Mont Blanc was the birthplace of Alpinism when it was first climbed in 1786 by Jaques Balmat and Doctor Paccard. Their ascent showed what was possible and continues to inspire people. To this day it is still a huge lure attracting people from all over the world.
After three days of preparatory climbs and acclimatisation we’ll head up for our summit attempt. The Gouter route gives the best chance of success on the mountain as it is the easiest to climb after bad weather. We always allow three full days for the summit attempt to give maximum flexibility in case of bad weather and the best chance of getting to the top. This tactic has given us one of the best success rates of any operators on the mountain.
The ascent of Mont Blanc is not a walk ! This common misconception has caused a few issues over the years, and anyone considering Mont Blanc should be aware that a standard ascent involves the following:
2 1/2 hour walk from the Nid'Aigle railway station to the Refuge Tete Rouse. This is often snow-free, but early and late season the paths may be snowy. They are also quite exposed in places. If snowy and icy you may rope-up for one section of the path (1 hour max).
Tete Rousse to summit. Breakfast will usually be taken around 4:30, but if the weather or conditions dictate, an early breakfast at 01:30 may be necessary. After leaving the Tete Rousse we begin with an easy ascent on snowy/rocky paths for 20 minutes. We are normally roped-up on this, but this is only because of the more serious ground to follow. On reaching the Grand Couloir the Guide will make a judgement about whether it is safe to cross. Sometimes stonefall prevents us from going any further. If the Guide is happy then we quickly head across the 50m wide couloir. Once on the other side we scramble up steep tracks, occasionally using in-situ cables, sometimes on snow, and often using our hands. From the Tete Rousse Refuge to the Gouter Refuge takes 2 - 2 1/2 hours. Once at the Gouter we usually take a break in the warmth of the boot room.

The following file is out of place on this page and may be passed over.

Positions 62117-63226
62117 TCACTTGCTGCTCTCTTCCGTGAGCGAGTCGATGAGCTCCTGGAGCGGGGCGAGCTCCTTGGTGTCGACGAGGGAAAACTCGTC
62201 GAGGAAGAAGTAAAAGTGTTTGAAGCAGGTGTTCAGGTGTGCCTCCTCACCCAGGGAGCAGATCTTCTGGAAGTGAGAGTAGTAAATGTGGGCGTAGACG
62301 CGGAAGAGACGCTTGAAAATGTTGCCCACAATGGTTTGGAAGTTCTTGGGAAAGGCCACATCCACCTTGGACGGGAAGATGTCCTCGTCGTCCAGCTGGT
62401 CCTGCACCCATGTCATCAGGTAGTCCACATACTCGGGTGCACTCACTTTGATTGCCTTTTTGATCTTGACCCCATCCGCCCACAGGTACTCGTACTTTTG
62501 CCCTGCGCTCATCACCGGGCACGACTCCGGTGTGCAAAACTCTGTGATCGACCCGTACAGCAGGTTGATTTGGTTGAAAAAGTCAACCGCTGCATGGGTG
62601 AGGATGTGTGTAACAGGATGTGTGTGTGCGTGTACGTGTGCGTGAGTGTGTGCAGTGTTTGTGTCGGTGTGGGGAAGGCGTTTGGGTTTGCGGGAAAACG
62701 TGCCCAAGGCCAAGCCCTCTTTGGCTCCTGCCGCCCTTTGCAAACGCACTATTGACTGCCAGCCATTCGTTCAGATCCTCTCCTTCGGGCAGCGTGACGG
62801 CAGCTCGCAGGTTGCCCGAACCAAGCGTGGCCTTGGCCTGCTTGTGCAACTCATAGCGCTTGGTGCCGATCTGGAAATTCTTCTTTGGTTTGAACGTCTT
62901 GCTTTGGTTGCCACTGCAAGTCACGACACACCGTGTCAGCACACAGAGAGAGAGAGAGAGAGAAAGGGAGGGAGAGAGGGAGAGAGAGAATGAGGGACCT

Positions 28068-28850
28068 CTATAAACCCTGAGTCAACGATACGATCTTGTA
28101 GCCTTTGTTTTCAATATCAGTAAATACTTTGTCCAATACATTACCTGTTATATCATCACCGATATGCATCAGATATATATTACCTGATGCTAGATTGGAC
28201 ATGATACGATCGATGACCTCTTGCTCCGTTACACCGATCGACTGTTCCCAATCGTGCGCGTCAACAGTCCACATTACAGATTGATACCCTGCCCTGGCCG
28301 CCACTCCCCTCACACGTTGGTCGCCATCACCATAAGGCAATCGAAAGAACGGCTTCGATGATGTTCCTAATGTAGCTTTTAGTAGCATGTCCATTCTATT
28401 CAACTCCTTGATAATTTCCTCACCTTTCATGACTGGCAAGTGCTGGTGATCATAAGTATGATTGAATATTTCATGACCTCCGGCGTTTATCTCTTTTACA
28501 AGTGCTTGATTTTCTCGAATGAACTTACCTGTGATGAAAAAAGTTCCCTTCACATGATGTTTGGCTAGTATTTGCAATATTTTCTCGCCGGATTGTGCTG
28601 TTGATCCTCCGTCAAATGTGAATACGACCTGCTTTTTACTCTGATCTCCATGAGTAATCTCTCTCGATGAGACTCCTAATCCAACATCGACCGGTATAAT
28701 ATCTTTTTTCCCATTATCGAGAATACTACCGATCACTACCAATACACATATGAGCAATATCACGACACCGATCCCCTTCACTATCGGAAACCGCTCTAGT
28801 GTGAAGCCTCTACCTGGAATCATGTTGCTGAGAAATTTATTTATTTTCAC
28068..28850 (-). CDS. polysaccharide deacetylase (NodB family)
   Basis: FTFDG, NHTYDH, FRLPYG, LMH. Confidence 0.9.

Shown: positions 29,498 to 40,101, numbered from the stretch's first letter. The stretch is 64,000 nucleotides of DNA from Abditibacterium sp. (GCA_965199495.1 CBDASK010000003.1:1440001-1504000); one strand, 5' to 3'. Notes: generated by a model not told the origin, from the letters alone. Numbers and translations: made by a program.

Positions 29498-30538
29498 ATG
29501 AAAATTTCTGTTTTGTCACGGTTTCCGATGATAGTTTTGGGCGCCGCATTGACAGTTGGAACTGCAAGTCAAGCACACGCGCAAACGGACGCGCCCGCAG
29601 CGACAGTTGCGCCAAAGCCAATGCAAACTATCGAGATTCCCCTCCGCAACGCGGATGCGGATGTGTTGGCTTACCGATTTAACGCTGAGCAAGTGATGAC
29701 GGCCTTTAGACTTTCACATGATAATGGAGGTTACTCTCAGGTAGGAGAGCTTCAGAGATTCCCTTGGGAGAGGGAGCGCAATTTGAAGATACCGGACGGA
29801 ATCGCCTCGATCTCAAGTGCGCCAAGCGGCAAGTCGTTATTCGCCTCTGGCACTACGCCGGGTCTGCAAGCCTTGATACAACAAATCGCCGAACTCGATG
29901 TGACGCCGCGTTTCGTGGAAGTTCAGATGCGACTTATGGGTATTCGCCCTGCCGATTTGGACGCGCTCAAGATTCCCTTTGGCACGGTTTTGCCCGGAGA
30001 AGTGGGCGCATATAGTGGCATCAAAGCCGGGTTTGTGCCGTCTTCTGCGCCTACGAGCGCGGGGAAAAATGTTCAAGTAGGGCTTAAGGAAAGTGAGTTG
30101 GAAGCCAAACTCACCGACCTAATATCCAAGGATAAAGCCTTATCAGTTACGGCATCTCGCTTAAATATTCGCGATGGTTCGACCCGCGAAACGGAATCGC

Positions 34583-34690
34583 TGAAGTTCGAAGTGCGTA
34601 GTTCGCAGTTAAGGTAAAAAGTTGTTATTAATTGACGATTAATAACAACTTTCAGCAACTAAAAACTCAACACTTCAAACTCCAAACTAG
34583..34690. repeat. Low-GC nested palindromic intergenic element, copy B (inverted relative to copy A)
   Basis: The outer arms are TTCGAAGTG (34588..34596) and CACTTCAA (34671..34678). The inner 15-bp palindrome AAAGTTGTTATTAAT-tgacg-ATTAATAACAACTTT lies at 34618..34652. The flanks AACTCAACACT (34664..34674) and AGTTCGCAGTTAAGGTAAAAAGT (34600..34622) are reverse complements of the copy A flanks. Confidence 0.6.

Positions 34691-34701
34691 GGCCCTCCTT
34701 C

From the Gouter to the summit takes 3-4 hours. The terrain begins as a fairly gentle glacial slope. 2 hours after starting we usually stop at the Vallot Bivouac for a break. From there the terrain becomes much steeper and more serious, with an often exposed ridge of snow finally leading to the broad summit. And after all that you then have to come back down ! The descent to the Refuge Gouter takes around 2 hours and we will then stay there for the night to allow us to cross the Grand Couloir in the early morning when the risk of stonefall is lowest. The whole day can easily be 10 hours and is not to be under-estimated.
Descent from the Gouter Refuge to the Ni d'Aigle station takes 3-4 hours.
If the weather is not looking ideal for our proposed summit day we sometimes use the middle day to climb to the Gouter Refuge, before then getting an early start the next day to reach the summit and descend back to the valley before the Grand Couloir becomes too active.
Having personally climbed Mont Blanc well over 35 time I have tried numerous different tactics to maximise the chance of success. This programme is the result - you have two realistic chances of reaching the summit after a proper period of acclimatisation and training. Now all you have to do is make sure that you're fit enough and motivated when you arrive !
6 days of Professional Mountain Guiding and all Guides' expenses
Local transportation (within the course programme)
Hotel/Chalet in Chamonix Valley on Half Board (3 nights)
All Mountain Refuges on Half Board (4 nights)
Travel to Chamonix Valley
Equipment Hire (you can rent most equipment from us, and boots can be hired locally)
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